Samurais are well suited for most encounters and have decent attacks and defense. Agents have a cool ability that will hack enemies and make them turn on one another. As you level the Agent up he or she will also be able to throw status effects on enemies, making them weak to specific attacks that your other characters can then take advantage of. The God Hand is a fun class to mess around with, but requires patience. All of his skills stack, so you must first lay down a weak attack with him, then on his next turn he can do a middling attack, and then on the next a heavy, and so forth. Successfully completing these attacks will eventually lead to dealing vast amounts of damage to enemies. If you were to have two God Hands in your party, they could feed off one another and reach the higher damage rates even faster. The Duelist is the one I initially left out of my party, but in hindsight I think I would have subbed him in for the Agent. I really like the variety of attacks and spells that he has, plus the ability to trap enemies and deal status effects is really enjoyable.

Although you begin with just three people in your party, you will eventually get another set of three as a backup group, and three more as another backup group. These backup teams can be utilized when the standby gauge fills up during battles. They will offer assistance in a variety of ways, depending on how many bars are filled up and their classes.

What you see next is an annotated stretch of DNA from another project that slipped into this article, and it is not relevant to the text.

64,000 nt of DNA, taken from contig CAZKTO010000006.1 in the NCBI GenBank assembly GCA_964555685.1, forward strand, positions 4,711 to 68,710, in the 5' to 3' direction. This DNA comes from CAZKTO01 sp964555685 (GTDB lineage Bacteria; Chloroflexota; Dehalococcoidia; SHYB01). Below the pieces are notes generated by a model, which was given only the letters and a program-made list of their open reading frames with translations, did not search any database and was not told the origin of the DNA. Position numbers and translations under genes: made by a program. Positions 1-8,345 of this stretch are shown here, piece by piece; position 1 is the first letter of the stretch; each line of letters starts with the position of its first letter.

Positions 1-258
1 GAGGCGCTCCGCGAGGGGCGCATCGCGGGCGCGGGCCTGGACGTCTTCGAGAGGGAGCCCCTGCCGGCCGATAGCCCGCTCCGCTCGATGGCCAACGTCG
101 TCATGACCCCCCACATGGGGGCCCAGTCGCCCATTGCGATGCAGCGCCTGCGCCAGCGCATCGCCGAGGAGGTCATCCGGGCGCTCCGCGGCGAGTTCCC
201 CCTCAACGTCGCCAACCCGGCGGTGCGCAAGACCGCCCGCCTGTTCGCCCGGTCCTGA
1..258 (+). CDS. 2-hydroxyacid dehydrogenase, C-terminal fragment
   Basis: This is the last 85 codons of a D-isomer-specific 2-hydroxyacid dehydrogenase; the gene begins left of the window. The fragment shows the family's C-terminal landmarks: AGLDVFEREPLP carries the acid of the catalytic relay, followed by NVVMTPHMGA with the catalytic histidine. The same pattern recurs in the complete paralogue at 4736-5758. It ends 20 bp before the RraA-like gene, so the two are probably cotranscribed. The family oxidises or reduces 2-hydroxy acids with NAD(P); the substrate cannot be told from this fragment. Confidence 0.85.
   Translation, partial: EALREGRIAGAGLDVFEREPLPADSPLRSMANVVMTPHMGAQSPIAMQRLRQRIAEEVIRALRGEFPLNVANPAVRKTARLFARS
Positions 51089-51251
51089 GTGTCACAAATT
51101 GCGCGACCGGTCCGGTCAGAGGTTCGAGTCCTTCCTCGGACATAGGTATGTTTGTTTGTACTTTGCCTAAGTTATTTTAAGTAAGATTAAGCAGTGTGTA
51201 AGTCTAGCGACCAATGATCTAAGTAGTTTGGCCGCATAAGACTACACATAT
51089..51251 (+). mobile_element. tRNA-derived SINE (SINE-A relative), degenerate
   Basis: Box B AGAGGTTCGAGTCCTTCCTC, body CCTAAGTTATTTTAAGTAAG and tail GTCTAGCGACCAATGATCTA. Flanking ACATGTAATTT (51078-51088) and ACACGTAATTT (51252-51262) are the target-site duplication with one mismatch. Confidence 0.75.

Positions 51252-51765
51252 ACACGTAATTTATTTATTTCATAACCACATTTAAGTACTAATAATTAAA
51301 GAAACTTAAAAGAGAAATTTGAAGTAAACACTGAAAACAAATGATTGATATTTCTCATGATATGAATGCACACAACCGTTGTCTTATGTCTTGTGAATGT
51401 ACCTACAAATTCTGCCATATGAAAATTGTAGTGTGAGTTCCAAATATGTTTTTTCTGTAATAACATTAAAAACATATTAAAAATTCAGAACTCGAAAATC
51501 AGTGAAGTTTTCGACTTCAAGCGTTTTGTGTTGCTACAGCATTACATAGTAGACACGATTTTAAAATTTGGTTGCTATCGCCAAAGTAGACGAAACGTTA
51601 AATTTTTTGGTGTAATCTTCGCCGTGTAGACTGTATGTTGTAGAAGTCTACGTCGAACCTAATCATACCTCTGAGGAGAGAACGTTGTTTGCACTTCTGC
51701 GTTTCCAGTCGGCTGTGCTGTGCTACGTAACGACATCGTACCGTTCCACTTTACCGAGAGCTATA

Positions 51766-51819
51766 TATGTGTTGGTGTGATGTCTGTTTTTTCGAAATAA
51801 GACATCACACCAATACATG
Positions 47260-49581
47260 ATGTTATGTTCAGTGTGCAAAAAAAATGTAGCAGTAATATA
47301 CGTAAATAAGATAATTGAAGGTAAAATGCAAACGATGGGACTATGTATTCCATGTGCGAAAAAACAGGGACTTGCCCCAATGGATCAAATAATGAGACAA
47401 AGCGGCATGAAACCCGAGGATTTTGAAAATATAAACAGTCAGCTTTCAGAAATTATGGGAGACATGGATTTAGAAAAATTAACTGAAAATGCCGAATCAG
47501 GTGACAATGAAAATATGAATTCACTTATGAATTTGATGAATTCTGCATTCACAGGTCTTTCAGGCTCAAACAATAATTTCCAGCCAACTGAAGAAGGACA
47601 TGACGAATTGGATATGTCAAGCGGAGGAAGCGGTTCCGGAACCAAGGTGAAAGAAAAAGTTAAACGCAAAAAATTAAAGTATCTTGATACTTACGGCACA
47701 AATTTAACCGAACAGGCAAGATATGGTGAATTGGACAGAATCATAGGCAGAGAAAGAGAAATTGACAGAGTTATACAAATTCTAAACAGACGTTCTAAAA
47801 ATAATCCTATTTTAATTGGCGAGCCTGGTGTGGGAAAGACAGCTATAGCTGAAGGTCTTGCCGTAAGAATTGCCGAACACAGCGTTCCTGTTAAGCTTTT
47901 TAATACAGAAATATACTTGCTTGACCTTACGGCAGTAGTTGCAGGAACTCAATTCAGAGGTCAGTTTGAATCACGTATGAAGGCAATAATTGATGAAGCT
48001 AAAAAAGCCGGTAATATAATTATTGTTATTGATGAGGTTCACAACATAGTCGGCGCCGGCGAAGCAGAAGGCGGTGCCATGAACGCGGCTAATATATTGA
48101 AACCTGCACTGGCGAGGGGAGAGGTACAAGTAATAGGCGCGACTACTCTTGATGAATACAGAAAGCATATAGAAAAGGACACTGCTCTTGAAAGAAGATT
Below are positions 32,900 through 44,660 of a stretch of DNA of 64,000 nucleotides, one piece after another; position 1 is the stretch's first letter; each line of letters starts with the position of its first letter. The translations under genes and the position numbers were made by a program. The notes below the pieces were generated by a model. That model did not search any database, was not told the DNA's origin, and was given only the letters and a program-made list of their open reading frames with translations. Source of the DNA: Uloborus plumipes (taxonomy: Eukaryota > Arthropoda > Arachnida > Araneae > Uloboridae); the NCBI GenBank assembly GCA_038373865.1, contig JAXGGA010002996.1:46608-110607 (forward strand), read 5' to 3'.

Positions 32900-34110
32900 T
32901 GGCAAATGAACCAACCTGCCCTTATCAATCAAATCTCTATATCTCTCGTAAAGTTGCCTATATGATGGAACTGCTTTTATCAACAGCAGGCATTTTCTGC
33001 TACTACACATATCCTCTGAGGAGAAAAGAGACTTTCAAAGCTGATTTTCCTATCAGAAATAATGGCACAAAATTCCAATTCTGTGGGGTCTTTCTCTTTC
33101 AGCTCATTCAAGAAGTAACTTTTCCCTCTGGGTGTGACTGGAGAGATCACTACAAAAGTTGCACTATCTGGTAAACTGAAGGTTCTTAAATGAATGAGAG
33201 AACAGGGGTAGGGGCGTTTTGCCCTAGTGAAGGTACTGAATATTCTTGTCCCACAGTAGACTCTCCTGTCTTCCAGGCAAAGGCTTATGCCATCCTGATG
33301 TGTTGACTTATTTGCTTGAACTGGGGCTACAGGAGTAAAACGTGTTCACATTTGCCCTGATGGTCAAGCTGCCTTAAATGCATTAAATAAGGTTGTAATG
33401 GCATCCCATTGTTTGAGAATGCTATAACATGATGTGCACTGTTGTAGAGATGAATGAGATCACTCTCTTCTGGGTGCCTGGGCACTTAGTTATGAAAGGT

Battles are all turn-based and they are fairly straightforward when compared to other games in this genre. The fun comes when you begin assigning new skills and exploring everything the different classes have to offer. By strategizing you can have some really exciting enemy encounters as you utilize your skills to set up the next round of attacks. For example, you could make an enemy weak to ice, and then with your other character initiate an ice attack for huge damage. There are all sorts of buffs and debuffs that will really alter the way the battles play out. In addition to normal encounters, you will need to take out the various dragons scattered across the world. These are always more difficult battles and require you to really think ahead to keep everyone performing at their best. Other dragons continue to roam around, so if they get too close to your battle they can invade and you’ll now be facing down another massive beast in addition to the enemies already on-screen. This aspect is similar to FOEs in the Etrian Odyssey games, and definitely adds a twist to an already energetic combat system.